Americans are trying plant-based products. We mentioned above how meat price inflation is almost twice the rate of average inflation. While meat has always been a staple of American home cuisine, often more than other nations, right now the price is wrong. According to the Harris Poll Covid-19 Tracker Wave poll, 55% of consumers said the cost of meat has them curious about trying plant-based meat and dairy alternatives. 

Consumers are making fewer trips to the grocery store. Some Americans aren’t necessarily changing what they buy, but how much and how often they buy. Buying the same products they already enjoy in bulk almost always comes with cost savings, and Americans are taking advantage of that. In that same Harris Poll, over half of those polled said they were taking fewer shopping trips, a side-effect of bulk buying. 

Retailers should take a hard look at these three cost-cutting measures and tailor their strategies accordingly. If your product caters to the young shopper, price is the first, last, and only concern. Placing your food or beverage at lower cost and in discount grocery stores may be the smart play.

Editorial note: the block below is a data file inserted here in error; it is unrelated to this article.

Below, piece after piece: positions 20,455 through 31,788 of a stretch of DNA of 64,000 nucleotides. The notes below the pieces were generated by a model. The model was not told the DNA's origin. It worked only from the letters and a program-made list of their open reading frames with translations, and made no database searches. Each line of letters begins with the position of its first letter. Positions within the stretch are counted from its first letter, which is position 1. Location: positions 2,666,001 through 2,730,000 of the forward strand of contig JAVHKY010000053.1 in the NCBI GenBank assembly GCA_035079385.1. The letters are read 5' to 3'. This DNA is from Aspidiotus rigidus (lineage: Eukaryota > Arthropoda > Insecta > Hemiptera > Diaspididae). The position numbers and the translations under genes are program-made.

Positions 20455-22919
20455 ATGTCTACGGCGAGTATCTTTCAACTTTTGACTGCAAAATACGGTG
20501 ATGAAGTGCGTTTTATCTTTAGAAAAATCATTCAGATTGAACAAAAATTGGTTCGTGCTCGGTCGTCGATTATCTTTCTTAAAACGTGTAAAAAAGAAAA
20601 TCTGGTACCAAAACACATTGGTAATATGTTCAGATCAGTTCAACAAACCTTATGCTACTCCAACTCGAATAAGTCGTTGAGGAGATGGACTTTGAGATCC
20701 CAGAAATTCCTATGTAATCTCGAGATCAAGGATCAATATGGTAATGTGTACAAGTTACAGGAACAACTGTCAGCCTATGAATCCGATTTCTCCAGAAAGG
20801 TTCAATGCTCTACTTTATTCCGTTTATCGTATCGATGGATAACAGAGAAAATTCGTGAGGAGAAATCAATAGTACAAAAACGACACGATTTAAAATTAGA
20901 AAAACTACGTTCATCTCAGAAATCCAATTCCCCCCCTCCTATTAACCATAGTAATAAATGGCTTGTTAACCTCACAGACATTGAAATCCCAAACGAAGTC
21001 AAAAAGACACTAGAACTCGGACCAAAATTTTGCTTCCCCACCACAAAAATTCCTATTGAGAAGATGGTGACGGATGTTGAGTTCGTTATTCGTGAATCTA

Companies with plant-based meat and dairy alternatives, especially those at a lower price point than meat, are ideally positioned to take advantage. 

Meanwhile, almost every food or beverage retailer might find success bundling their products in larger quantities or multi-packs to meet consumers’ new spending habits. 

Private and Store Brands Are on the Rise

While consumers normally show a certain sense of loyalty to the name brands they’ve enjoyed in the past, skyrocketing food prices have their eyes wandering. 

Mintel’s “Private Label Food and Drink” survey shows that interest in store brands is increasing. When asked about their purchase frequency, the bulk (65%) said they were purchasing store brands at the same frequency they always did. A little boring, I know, but what’s interesting is that nearly a third (30%) said they were buying private labels more often, with only a tiny number (5%) saying they’re buying private labels less. 

For those buying more, their number one stated reason was rising food and drink prices. Perhaps even more interesting, 57% of those polled said they felt that store brands were equal in quality to name brands (for small-ticket products, at least).